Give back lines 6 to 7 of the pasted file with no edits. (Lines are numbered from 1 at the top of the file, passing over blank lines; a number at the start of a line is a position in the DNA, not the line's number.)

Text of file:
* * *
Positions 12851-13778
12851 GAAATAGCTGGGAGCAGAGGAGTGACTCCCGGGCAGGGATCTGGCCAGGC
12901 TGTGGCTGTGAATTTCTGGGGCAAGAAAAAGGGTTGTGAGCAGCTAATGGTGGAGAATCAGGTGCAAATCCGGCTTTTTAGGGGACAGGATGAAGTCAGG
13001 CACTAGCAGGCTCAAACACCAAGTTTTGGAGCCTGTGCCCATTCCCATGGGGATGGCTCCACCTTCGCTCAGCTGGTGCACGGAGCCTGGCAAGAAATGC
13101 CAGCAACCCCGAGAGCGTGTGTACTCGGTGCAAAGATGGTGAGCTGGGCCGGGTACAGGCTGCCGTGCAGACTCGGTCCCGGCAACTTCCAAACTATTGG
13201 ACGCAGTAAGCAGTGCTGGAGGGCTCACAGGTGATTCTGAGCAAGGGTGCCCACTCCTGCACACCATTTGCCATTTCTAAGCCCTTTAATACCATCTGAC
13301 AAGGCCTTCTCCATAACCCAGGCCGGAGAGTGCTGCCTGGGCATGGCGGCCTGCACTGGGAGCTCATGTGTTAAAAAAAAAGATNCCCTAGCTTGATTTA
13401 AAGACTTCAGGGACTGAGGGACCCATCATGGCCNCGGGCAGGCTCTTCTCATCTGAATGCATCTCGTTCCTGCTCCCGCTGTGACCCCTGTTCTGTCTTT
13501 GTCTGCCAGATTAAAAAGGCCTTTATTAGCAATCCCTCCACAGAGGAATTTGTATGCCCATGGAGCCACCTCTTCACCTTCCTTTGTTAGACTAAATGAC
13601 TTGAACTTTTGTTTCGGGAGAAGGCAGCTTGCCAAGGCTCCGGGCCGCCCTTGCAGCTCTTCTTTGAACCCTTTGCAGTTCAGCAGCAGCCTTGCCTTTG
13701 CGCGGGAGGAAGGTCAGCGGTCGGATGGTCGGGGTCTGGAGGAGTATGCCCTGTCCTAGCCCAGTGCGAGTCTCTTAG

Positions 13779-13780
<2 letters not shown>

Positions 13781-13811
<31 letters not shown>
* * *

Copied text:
13201 ACGCAGTAAGCAGTGCTGGAGGGCTCACAGGTGATTCTGAGCAAGGGTGCCCACTCCTGCACACCATTTGCCATTTCTAAGCCCTTTAATACCATCTGAC
13301 AAGGCCTTCTCCATAACCCAGGCCGGAGAGTGCTGCCTGGGCATGGCGGCCTGCACTGGGAGCTCATGTGTTAAAAAAAAAGATNCCCTAGCTTGATTTA